Archaeology of Digital Artifacts in Practice

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Type and Duration

FFF-Förderprojekt, July 2018 until June 2020 (finished)


Chair of Information Systems and Innovation

Main Research

Business Process Management

Field of Research

Digital Innovation


The widespread digitization of data and infrastructure has led to the rise of digital archaeology. We can even be slightly more provocative and infer that everyone with access to the internet can become a digital archaeologist without consciously doing so. We participate in online forums, tweet what we are currently thinking about, and post pictures that exhibit the latest arrangement of our living room. In so doing, we collectively create digital artifacts of our past and present ways of living to communicate with the future observers. Similarly, we can reconstruct the past from the digital traces left by our predecessors. Such reconstruction is concerned not only with the digital contents, but also with the digital infrastructures.
Interpreting the meaning of those digital artifacts is useful for organizations and their leaders. Prior work suggests that artifacts say much about an organization. We can interpret identity, structure, and culture of an organization as well as work processes, and interpersonal relationship, team dynamics, and leadership approaches. Interpreting the meaning of digital artifacts is also useful for design science research (DSR) scholars and IT project stakeholders in practice. Employing archaeological approaches in analyzing digital artifacts can support researchers and organizational stakeholders to understand the decisions made during the design process of digital artifacts and learn from their success and failure.
Artifact analysis in IS tends to focus on testing, evaluation, and user acceptance of technology. We need a more tailored approach to digital artifact analysis and this project addresses this very idea. The main goal of this project is to develop a framework for analyzing digital artifacts in the context of DSR, practical IT projects, and organizational development. In so doing, we draw inspiration from archaeological approaches of artifact analysis, ongoing discourse on digital humanities, and tested approaches of artifact analysis to understand the psychological states of organizations.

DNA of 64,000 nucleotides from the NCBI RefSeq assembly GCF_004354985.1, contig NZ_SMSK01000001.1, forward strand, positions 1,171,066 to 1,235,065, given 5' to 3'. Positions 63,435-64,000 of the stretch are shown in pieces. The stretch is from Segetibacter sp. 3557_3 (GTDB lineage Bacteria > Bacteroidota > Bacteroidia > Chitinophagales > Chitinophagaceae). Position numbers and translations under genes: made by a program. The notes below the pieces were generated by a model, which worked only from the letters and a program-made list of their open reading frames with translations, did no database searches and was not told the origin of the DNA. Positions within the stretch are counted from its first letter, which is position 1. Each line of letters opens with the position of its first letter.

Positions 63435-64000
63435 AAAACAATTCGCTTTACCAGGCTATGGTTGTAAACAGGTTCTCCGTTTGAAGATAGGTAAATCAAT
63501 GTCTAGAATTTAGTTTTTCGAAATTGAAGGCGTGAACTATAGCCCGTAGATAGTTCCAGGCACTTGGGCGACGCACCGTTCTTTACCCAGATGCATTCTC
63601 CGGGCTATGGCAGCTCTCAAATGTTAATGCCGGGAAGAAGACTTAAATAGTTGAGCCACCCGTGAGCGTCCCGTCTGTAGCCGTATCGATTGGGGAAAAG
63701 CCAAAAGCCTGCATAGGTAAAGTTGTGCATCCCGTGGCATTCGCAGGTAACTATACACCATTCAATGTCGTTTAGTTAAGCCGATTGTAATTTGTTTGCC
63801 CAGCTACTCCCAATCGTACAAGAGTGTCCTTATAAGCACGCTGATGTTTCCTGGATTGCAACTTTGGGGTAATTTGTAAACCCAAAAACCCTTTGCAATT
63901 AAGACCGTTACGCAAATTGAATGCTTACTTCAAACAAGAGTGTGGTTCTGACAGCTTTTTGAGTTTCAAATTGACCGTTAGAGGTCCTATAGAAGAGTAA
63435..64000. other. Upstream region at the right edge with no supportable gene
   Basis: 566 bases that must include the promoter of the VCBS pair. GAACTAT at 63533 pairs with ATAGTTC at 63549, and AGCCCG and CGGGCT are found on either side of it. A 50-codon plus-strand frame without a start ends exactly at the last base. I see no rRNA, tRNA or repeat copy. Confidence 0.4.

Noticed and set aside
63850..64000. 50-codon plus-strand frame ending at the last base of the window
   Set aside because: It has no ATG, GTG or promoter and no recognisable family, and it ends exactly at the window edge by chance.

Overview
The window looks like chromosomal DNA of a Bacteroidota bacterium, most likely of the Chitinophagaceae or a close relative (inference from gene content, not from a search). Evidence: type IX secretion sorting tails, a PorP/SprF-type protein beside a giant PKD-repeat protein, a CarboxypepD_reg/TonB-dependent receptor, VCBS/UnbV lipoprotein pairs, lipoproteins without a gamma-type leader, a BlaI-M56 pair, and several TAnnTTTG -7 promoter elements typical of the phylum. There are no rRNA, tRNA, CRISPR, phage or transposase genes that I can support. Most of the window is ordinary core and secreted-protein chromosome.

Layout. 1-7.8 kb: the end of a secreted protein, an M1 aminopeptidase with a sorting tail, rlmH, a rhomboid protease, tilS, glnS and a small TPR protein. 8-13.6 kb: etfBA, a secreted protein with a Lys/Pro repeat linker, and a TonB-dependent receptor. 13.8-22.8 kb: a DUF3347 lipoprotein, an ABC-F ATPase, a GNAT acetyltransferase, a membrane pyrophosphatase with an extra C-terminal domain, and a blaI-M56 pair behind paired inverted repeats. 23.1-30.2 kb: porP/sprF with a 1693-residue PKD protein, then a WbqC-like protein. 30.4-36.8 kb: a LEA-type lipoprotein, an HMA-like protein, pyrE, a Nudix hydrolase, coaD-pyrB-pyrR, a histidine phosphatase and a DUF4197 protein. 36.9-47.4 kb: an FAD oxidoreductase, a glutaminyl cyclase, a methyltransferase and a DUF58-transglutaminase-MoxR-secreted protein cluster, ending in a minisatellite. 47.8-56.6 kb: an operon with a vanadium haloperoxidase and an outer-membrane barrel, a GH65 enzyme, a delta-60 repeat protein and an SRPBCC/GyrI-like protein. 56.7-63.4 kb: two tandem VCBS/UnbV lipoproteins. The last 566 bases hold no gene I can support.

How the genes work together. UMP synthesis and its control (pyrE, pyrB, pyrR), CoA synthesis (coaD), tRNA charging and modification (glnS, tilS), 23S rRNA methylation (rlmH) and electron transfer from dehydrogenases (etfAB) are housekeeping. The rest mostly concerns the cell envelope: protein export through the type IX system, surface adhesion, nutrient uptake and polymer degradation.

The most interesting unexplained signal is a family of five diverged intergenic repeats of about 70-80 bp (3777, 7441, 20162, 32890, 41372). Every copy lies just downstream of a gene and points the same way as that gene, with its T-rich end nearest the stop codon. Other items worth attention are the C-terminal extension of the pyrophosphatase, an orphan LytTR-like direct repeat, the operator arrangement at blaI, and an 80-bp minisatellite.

• Agogo, D., & Chandra Kruse, L. (2019). Open Affect-Responsive Systems: Toward Personalized AI to Beat Back the Waves of Technostress. Paper presented at the Advancement of Artificial Intelligence 2019 Spring Symposium, Stanford, CA.

  • Chandra Kruse, L., Seidel, S., & vom Brocke, J. (2019). Design Archaeology: Generating Design Knowledge from Real-World Artifact Design. Paper presented at the 14th International Conference on Design Science Research in Information Systems and Technology, Worcester, MA. (VHB_3: C)

  • Chandra Kruse, L., & Nickerson, J. V. (2018). Portraying Design Essence. Paper presented at the Hawaiian International Conference on Systems Science (HICSS 2018), Big Island, HI, USA. (VHB_3: C)

  • Sjöström, J., Chandra Kruse, L., Haj-Bolouri, A., & Flensburg, P. (2018). Software-embedded evaluation support in Design Science Research. Paper presented at the International Conference on Design Science Research in Information Systems and Technology, Chennai, India. (VHB_3: C)

  • Chandra Kruse, L., & Tumbas, S. (2018). Uncovering the Mystery of Digital Phenomena: Data Aggregator “IN4GOOD”. Presented at the AOM Specialized Conference: Big Data and Managing in a Digital Economy, Surrey, UK.